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Should HPV vaccinations be extended to young men?

The debate over plans to vaccinate girls and young women against the common sexually transmitted disease HPV has, to date, focused on the ability of such a plan to prevent cervical cancer and on the wisdom of investing in a $400-a-dose vaccine with no proven track record.

But now a new issue has arisen to further enliven debate among supporters and detractors alike: Why not boys?

"If the vaccine is being given to young women, then it should be given to young men," said Gail Beck, president of the Federation of Medical Women of Canada.

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The group supports a universal vaccine program but wants it to be truly universal, not gender specific.

Of course, men cannot get cervical cancer, but they do, the same as women, get infected in large numbers by human papillomavirus, and pass it on to their sexual partners. HPV can also cause penile, anal and throat and mouth cancers in men.

The argument, put simply, is that HPV is a sexually transmitted disease and, as the expression goes, it takes two to tango.

Yet, when Health Canada approved Gardasil, the vaccine's brand name, in July, 2006, it did so only for use in girls and women aged 9 to 26. And the National Advisory Committee on Immunization is, so far, recommending the vaccine's use only in females. (It should be noted, though, that despite the recommendations, doctors can prescribe the vaccine "off-label" to men, and many gay men have opted to be vaccinated.)

However, the recommendations target only younger females because, to date, they have been the focus of clinical trials. The vaccine prompts an immune response in boys as well as girls, but tests to see whether it was effective in preventing disease were conducted only on young women.

Michael Fung Kee Fung, director of the gynecological oncology program at the University of Ottawa, said decisions on whom to vaccinate should be guided by research findings, not wishful thinking.

"This can't be done based on the perception of gender equality. It needs to be driven by science."

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Science does indeed offer a cautionary tale. Attempts to develop a vaccine for genital herpes have shown a lot of promise in women and utter failure in men, and the gender difference is difficult to explain.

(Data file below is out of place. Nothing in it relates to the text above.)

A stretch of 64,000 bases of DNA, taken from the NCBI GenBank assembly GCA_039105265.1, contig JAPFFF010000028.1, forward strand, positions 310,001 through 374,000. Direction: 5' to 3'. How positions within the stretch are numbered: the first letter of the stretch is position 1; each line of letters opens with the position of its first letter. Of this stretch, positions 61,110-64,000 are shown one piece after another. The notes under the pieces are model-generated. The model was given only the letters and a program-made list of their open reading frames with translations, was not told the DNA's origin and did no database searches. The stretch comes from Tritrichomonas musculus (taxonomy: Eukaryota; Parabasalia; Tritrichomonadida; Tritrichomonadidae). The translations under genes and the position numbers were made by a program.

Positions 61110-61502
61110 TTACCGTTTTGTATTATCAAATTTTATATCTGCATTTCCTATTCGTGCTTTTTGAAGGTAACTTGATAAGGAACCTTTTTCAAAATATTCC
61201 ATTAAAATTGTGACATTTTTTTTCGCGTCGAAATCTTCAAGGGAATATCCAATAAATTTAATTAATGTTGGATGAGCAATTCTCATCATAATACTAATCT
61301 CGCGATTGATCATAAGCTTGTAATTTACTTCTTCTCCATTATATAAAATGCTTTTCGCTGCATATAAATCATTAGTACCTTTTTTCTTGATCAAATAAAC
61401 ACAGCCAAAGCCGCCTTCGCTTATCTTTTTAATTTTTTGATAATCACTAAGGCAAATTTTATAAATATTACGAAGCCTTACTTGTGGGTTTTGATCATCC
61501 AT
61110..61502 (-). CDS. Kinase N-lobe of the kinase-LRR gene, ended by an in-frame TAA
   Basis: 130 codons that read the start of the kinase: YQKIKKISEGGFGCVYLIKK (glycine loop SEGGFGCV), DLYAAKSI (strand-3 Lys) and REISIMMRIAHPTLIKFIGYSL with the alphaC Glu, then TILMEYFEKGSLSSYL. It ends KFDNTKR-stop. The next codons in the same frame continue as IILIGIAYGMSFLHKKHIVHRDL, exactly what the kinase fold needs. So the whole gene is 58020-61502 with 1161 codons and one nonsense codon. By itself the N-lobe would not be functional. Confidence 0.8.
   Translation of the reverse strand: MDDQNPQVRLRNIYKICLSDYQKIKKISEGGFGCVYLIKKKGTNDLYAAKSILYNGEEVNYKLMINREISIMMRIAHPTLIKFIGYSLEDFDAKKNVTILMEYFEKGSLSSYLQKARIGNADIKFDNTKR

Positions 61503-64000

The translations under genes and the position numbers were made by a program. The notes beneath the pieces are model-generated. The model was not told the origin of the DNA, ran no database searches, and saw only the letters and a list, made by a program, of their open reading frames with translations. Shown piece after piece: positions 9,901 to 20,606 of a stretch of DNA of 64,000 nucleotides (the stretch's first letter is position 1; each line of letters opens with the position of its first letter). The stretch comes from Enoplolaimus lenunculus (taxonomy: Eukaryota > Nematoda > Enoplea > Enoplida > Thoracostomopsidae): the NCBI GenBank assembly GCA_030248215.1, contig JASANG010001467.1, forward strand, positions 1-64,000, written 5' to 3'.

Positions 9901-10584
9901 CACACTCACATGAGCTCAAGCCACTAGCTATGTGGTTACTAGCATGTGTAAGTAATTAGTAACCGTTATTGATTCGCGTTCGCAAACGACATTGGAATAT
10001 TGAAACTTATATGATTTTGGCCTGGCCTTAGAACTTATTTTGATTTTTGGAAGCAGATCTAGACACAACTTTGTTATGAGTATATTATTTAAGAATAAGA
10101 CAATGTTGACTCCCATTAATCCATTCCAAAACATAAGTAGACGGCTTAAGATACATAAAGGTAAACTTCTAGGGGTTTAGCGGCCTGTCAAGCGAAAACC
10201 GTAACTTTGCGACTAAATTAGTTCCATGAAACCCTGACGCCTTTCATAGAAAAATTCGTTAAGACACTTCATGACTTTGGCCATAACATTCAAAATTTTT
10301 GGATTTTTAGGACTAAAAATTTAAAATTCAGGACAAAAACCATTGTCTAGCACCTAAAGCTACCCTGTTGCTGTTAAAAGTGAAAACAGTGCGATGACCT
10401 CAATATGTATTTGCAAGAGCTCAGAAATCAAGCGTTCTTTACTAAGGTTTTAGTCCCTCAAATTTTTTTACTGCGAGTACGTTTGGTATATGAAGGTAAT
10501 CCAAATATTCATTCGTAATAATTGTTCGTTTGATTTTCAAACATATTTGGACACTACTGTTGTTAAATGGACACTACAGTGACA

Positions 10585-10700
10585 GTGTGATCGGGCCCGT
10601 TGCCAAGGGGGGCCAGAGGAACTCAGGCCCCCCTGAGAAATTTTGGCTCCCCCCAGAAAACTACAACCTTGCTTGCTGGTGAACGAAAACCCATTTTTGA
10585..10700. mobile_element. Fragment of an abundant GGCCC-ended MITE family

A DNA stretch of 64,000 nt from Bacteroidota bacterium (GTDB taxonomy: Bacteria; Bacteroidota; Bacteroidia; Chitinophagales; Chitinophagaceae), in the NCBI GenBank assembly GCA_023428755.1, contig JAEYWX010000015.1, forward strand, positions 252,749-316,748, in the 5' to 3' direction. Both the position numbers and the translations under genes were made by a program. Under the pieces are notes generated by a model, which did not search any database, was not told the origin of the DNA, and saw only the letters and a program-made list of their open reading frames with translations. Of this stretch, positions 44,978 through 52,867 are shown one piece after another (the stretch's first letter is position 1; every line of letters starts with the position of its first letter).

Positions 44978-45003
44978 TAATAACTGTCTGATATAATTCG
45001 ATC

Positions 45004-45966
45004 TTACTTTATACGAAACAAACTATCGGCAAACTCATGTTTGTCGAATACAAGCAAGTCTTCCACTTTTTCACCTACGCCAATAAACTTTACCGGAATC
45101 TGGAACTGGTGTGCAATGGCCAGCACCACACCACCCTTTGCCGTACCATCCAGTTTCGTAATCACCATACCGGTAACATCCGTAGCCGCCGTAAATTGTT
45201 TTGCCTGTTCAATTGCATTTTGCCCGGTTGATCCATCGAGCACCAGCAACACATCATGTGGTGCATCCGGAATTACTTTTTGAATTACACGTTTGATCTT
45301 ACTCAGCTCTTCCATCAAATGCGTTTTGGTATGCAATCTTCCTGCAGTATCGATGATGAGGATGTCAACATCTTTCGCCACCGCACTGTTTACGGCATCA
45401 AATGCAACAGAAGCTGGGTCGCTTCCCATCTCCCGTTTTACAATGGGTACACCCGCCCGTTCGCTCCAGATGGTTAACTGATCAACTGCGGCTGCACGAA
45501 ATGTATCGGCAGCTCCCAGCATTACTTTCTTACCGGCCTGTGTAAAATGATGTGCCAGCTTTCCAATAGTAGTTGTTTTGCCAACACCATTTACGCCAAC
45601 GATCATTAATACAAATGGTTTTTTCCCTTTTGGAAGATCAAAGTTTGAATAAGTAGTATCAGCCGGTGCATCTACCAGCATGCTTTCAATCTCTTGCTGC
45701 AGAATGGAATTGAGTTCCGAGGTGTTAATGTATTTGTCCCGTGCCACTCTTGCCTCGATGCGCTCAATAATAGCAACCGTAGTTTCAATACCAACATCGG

On the other hand, for years, vaccination for rubella (German measles) targeted only girls and pregnant women because they had much higher rates of the disease, and suffered more harm. But rubella was brought under control only after boys were immunized, too.

In an editorial, the British medical journal The Lancet used the example to argue that HPV vaccination should not be restricted to girls.

"For effective and long-term eradication of HPV, all adolescents must be immunized," the journal maintained.

At least two countries, Australia and Austria, have opted to vaccinate both girls and boys.

In Canada, the federal government announced last week that it would provide funding of $300-million to the provinces for the HPV vaccine, but it is up to individual provinces to decide how they will proceed.

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Regardless of what approach governments adopt, vaccination needs to be accompanied by an education campaign, and that campaign should target boys in addition to girls, said Michel Roy, a professor of gynecology at Laval University in Quebec City.

"Women know about HPV, but men do not," he said. "Men, young men, need to be educated about their role in spreading cervical cancer."

Linda Capperauld, executive director of the Canadian Federation for Sexual Health, agreed. While stressing that the group does not have a position on Gardasil, aside from its general view that safe, effective prevention measures should be widely available, she noted that, for too long, boys and men have not taken adequate responsibility for the spread of infections such as HPV.

"When it comes to birth control, prevention of sexually transmitted infections and sexual health in general, all the responsibility seems to fall to girls and women," Ms. Capperauld said. "Boys and men have to do their part."

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